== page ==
On September 23, 2017, the four spacecraft from NASA's Magnetospheric Multiscale mission20 observed multiple magnetopause crossings between 12:00 and 20:00 UT. During this interval, they were located at the dusk flank of the magnetopause at around [x, y, z] [−6, 10, 21] Earth radii (RE) in GSE coordinates with an inter-spacecraft separation of approximately 20 km. Concurrently, two spacecraft from NASA's THEMIS mission (THEMIS-A and THEMIS-E) were located slightly dawnward of the dayside magnetopause at around [12, −6, −2] in GSE coordinates. The locations of the MMS and THEMIS spacecraft are marked in Fig. 1, where the two thick black lines mark a standard magnetopause and bow shock, estimated from the Roelof and Sibeck35 model and the Fairfield36 model, respectively. Due to their positions near the subsolar point behind the nose of the modeled bow shock, the THEMIS-A/E spacecraft observations are used as a reference for the magnetosheath conditions that influenced the magnetopause dynamics at the time of detection by the MMS spacecraft. Together with the OMNI data set, the evolution of the solar wind and its influence on the magnetopause can be estimated. Note that although THEMIS was located in a different sector (dawnside), the component in the THEMIS data would be useful to check the north–south orientation of the magnetosheath magnetic field in this MMS event in addition to the solar wind OMNI data.
Figure 2 shows observations from the MMS1 and THEMIS-A/E spacecraft, together with magnetic field data from the OMNI data set between 12:00 and 20:00 UT. In panel (a), the energy spectrum of ions, observed by MMS, is shown. Together with panels (b)–(d), it shows multiple transitions between the magnetosphere and the magnetosheath. They are characterized by high-energy, low-density, relatively stagnant plasma with northward (+) magnetic field orientation and lower-energy, high-density, and fast anti-sunward flowing plasma with northward- or southward-oriented magnetic field orientation, respectively. The interval focused on in this work (15:30 to 16:30 UT) is marked by vertical dashed lines and shows dominant southward magnetic field in the magnetosheath intervals. Panels (e)–(g) show the magnetic fields observed by the spacecraft from the OMNI data set in the solar wind and by THEMIS-A/E in the magnetosheath near the subsolar point, respectively. The data are time-shifted to the MMS event by 10 min, assuming an average flow speed along the magnetopause of around 315 km/s and not taking into account the curvature of the magnetopause. This allows for a rough direct comparison of OMNI, THEMIS, and MMS data. Main tendencies, such as an increase in at around 17:30 UT, can be seen at the same time in panels (d)–(g), which supports the reliability of this estimation. When comparing the components of panels (d)–(g), these observations confirm the negative (southward) orientation of the magnetic field of the solar wind and the magnetosheath plasma during the selected interval (15:30 to 16:30 UT).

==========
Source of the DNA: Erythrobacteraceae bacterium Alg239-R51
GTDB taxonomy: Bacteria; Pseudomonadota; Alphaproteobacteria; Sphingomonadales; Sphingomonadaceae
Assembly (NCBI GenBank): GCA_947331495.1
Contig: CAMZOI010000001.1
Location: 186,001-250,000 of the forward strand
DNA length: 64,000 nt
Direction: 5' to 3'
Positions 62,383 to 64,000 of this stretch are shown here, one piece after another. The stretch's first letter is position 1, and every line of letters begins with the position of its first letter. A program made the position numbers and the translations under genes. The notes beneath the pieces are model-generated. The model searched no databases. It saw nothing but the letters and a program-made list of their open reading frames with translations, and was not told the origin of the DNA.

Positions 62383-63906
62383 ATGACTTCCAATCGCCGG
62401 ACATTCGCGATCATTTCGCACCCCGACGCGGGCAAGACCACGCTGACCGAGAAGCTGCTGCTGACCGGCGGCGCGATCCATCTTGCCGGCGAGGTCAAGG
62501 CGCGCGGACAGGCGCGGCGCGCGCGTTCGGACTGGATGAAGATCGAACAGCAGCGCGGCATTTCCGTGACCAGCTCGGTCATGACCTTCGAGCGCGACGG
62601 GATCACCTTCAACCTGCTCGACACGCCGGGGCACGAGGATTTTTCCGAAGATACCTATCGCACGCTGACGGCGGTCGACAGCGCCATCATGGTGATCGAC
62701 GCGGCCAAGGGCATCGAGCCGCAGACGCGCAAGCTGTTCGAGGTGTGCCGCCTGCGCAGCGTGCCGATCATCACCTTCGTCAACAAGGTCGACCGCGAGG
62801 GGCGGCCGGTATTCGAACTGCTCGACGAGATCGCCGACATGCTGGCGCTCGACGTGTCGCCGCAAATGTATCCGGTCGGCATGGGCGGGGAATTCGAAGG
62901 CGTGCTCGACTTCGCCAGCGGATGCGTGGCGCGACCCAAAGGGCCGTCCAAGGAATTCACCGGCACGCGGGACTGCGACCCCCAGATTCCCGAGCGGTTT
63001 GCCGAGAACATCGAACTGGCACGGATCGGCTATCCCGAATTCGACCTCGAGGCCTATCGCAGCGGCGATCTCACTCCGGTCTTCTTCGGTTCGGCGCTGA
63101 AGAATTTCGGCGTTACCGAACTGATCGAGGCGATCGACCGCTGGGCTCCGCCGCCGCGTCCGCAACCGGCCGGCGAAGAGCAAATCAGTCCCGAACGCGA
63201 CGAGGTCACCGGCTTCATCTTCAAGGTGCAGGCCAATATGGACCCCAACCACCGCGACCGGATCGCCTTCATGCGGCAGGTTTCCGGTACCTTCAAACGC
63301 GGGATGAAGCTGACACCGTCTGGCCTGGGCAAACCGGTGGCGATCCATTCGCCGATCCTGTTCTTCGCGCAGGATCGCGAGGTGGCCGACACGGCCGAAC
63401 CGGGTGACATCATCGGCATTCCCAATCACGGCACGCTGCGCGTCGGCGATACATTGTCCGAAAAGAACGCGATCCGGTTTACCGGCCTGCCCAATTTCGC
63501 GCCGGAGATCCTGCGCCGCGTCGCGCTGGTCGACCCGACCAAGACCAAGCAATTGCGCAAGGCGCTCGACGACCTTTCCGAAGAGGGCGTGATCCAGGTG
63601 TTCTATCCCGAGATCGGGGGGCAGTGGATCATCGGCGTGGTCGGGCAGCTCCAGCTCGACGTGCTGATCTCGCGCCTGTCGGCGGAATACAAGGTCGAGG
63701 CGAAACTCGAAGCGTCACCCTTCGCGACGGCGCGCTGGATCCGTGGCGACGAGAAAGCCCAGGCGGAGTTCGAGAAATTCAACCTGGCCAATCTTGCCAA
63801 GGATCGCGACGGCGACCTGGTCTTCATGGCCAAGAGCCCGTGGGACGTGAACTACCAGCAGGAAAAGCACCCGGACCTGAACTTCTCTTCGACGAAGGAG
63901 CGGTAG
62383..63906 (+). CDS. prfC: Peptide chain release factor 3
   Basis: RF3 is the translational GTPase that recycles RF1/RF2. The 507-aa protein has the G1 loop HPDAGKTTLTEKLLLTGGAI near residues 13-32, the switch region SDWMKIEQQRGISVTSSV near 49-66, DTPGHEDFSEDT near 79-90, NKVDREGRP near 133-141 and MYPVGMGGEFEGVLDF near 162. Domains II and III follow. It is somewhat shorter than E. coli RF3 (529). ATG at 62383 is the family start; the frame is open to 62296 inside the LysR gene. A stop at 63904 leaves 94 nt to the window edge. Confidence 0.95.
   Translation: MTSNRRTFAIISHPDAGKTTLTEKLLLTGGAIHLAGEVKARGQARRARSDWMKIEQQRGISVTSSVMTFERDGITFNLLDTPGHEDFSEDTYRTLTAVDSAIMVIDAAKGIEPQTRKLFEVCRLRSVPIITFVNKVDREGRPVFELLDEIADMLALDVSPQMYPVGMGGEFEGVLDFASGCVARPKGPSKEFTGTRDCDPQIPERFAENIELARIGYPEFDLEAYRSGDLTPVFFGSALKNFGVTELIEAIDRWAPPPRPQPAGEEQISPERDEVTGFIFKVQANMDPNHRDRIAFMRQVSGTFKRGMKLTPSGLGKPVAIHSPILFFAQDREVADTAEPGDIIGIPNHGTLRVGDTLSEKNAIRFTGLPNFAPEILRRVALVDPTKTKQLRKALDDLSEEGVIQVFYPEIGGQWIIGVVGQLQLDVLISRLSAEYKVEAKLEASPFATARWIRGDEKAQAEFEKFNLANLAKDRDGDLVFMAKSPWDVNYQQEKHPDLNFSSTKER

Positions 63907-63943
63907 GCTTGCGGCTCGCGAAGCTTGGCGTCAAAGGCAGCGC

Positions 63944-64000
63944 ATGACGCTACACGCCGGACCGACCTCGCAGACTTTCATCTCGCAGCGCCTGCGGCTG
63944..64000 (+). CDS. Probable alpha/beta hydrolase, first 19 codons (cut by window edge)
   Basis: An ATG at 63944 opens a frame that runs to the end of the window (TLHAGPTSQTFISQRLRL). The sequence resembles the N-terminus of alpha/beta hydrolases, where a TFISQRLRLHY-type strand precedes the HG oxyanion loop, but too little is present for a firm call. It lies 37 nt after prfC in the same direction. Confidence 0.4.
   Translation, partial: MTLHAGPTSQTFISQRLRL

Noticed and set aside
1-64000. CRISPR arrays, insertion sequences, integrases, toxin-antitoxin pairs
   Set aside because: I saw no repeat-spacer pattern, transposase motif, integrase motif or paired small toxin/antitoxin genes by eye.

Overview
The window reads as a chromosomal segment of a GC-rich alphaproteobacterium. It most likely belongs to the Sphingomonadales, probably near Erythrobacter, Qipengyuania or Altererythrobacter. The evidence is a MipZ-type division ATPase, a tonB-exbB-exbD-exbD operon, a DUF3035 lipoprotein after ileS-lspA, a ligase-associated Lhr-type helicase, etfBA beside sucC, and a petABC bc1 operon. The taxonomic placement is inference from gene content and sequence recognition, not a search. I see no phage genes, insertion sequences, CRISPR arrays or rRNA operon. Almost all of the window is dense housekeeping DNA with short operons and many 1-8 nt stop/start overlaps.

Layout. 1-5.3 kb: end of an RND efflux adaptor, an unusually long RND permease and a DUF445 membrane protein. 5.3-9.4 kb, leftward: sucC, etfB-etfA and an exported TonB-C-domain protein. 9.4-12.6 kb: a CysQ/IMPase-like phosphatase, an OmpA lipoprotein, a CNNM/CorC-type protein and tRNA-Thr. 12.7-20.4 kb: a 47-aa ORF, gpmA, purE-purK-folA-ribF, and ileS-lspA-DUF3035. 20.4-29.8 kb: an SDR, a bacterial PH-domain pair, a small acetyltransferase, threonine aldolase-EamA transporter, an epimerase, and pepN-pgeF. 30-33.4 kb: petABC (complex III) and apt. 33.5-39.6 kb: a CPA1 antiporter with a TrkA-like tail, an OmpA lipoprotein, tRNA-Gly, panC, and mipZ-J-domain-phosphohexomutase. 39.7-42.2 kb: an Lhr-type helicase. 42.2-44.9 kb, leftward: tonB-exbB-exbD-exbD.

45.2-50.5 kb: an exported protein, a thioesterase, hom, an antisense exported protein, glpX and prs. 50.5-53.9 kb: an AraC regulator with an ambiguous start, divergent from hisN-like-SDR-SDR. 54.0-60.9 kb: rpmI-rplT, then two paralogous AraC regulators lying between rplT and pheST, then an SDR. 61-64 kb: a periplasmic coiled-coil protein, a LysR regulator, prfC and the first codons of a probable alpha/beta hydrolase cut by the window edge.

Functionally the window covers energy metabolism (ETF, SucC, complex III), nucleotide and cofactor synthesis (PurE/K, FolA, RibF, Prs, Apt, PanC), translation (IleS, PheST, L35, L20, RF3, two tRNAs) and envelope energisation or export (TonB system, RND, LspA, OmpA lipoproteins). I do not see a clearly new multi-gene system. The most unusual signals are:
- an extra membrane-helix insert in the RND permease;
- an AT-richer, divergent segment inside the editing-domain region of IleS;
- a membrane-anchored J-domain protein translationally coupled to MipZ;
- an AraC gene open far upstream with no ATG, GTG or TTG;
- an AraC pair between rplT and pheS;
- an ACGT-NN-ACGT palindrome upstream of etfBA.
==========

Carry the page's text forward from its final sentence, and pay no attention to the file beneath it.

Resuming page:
Although there are several intervals with a southward-oriented magnetic field in panels (e)–(g) before and after the selected interval, they mostly show dominant or components [cf. panels (f) and (g)] or no clear KH signatures, which is why they were not considered in the present study. Furthermore, during most of these intervals, the magnetosheath magnetic field observed by MMS was directed northward.
B. Identification of KH waves
Figure 3 shows the in situ data observed by the MMS1 spacecraft between 15:30 and 16:30 UT. The first two panels show the energy spectra of ions and electrons, respectively. Together with the ion and electron densities in panel (c) and the ion and electron temperatures in panels (g) and (h), they indicate multiple crossings of the magnetopause between the cold and dense magnetosheath and the hot and tenuous magnetospheric plasma. Panel (c) indicates a higher density encounter around 15:57 UT, where the MMS1 spacecraft observed almost pure magnetosheath plasma, as can be seen in panel (a). This encounter of a density of around 12 cm−3 can be estimated as the background density of the magnetosheath during the time of the event. In all the other encounters of the magnetosheath, especially between 16:00 and 16:20 UT, the ion and electron densities are somewhat lowered, indicating a mixing of plasmas across the boundary layer or a crossing line of the spacecraft that was located somewhat closer to the center of the magnetopause layer. Also, since the energy spectrum shows a more frequent encounter of magnetospheric populations at a later time between 15:30 and 16:30 UT, this further indicates that the magnetopause moved outward during the interval. This can be estimated to be a distance of about 104 km between 15:40 and 16:00 UT, given the average observed velocity perpendicular to the magnetopause during this time of km/s [panel (e)].